If they weren't upgrading the intersection, I think an argument against replacement would be warranted. But two of the signals have to be moved to accommodate widening, so I guess it's just easier to knock everything down and put up a box span or something.
Logged
My comments do not reflect that of the University of Washington, anyone employed by the University of Washington, nor any other students of the University of Washington. All are my own.

Amtrakprod

  • *
  • Online Online

  • Posts: 603
  • In support of an all flashing yellow arrow USA!

  • Age: 15
  • Location: Arlington, MA
  • Last Login: Today at 08:49:03 PM
    • Amtrak Productions
Re: Traffic signal
« Reply #3371 on: September 17, 2020, 10:03:32 PM »

Not sure if this has been discussed recently, but the 5-section doghouse signal has made it into in Canada for the first time AFAIK, albeit temporarily. This is located in Regina, Saskatchewan at 8th Avenue and Broad St, temporarily replacing a median mounted 4-section bimodal signal for the left turn movement.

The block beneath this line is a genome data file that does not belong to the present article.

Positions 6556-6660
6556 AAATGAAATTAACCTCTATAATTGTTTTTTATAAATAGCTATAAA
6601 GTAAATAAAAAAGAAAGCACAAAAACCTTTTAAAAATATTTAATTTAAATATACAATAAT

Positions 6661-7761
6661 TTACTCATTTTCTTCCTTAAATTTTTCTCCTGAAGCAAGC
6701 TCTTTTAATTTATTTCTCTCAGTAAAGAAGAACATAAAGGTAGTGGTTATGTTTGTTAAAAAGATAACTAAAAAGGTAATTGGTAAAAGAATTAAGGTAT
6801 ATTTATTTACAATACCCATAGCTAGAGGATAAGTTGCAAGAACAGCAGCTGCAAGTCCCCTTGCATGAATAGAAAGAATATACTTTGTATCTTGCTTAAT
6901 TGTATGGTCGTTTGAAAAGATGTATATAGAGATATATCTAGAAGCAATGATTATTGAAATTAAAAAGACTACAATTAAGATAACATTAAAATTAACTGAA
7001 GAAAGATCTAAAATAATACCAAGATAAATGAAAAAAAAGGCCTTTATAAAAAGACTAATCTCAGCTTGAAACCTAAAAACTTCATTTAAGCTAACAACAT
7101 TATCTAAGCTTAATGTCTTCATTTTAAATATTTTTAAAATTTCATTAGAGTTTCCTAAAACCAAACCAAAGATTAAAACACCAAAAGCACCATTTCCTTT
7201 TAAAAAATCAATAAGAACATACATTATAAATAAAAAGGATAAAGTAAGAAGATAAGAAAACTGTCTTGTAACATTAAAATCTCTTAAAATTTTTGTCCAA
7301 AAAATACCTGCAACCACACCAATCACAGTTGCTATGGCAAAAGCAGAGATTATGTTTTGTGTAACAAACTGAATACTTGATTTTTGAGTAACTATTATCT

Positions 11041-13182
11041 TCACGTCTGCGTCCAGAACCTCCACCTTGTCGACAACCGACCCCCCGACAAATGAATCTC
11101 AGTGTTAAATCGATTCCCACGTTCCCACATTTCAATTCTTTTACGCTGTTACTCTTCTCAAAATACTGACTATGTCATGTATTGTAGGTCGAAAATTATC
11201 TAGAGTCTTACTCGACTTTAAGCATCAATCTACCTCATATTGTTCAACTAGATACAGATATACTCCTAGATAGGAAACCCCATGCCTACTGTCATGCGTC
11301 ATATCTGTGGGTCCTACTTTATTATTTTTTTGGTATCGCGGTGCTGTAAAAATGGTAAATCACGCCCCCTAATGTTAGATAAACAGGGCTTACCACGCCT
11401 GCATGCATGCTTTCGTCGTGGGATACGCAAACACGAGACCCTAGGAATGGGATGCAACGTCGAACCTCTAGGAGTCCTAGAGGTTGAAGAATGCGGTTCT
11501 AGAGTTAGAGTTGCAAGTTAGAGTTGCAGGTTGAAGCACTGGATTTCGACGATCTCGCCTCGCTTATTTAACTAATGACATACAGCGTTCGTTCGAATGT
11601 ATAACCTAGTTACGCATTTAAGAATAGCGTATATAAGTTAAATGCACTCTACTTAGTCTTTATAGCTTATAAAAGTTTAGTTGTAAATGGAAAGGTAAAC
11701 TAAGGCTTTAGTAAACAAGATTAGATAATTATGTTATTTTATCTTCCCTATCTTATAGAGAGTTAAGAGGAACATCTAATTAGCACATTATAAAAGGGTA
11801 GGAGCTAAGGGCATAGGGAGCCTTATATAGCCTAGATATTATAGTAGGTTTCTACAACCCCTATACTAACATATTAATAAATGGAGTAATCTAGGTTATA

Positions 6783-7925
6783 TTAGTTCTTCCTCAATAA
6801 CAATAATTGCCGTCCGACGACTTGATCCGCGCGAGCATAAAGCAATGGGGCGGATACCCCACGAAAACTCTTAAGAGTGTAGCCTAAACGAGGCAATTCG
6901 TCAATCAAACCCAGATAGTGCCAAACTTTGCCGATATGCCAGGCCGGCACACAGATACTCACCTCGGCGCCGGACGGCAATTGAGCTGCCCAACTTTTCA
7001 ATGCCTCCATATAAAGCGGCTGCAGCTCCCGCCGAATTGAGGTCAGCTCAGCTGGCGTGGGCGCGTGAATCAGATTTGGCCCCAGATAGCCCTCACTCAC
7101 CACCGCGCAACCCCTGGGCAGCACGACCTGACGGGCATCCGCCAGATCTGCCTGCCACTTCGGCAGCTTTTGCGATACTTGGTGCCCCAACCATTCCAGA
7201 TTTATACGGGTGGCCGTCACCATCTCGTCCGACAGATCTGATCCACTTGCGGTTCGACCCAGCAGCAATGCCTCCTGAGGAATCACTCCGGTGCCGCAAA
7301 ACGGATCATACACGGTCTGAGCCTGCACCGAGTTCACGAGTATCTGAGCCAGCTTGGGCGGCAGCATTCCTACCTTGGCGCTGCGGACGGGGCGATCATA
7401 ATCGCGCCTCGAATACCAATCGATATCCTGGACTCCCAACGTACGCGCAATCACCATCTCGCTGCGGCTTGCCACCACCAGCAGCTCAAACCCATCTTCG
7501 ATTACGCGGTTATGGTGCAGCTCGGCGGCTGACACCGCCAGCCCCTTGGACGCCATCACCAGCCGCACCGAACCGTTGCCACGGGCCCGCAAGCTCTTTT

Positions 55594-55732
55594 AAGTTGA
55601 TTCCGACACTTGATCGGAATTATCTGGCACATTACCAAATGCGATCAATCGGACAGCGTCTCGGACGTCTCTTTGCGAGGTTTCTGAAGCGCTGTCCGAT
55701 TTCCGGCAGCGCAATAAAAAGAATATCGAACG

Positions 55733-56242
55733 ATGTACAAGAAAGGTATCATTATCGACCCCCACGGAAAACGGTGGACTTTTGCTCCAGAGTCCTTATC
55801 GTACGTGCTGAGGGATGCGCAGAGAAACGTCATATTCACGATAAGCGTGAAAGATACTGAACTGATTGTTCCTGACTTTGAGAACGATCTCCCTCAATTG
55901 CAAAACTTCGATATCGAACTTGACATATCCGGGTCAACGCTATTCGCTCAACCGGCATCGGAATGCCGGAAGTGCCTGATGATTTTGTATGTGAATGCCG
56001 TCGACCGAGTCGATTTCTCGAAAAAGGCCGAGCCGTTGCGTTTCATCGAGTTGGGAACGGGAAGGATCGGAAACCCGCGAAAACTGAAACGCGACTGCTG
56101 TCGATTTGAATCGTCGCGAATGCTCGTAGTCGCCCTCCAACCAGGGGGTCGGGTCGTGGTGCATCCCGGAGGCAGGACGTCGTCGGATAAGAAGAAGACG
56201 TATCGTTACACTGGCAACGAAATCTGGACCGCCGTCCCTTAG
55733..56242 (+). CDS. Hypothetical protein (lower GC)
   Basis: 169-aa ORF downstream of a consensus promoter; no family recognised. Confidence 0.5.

Quote from: City of Regina | Municipal Goverment
Recent sewer work required the median signal pole to be removed, and because the current traffic light pole can’t support the weight of all the signals in a row, this style was temporarily installed. These traffic signals will likely be upgraded next year, pending budget approval.

The green advanced left arrow does flash rapidly during the protected phase.

Post from the City of Regina.
Video by CBC about driver reactions.
And I thought Americans were slow lmao. I don’t get the big change. Just the orientation?


iPhone
Logged
Roadgeek, railfan, and crossing signal fan. From Massachusetts, and in high school. Youtube is my website link. Loves FYAs and HAWK signals. Owns one Leotech Pedestrian Signal, and a Safetran Type 1 E bell.

STLmapboy

  • *
  • Offline Offline

  • Posts: 687
  • Age: 16
  • Location: St. Louis
  • Last Login: Today at 08:15:54 PM
Re: Traffic signal
« Reply #3372 on: September 17, 2020, 10:30:56 PM »

Not sure if this has been discussed recently, but the 5-section doghouse signal has made it into in Canada for the first time AFAIK, albeit temporarily. This is located in Regina, Saskatchewan at 8th Avenue and Broad St, temporarily replacing a median mounted 4-section bimodal signal for the left turn movement.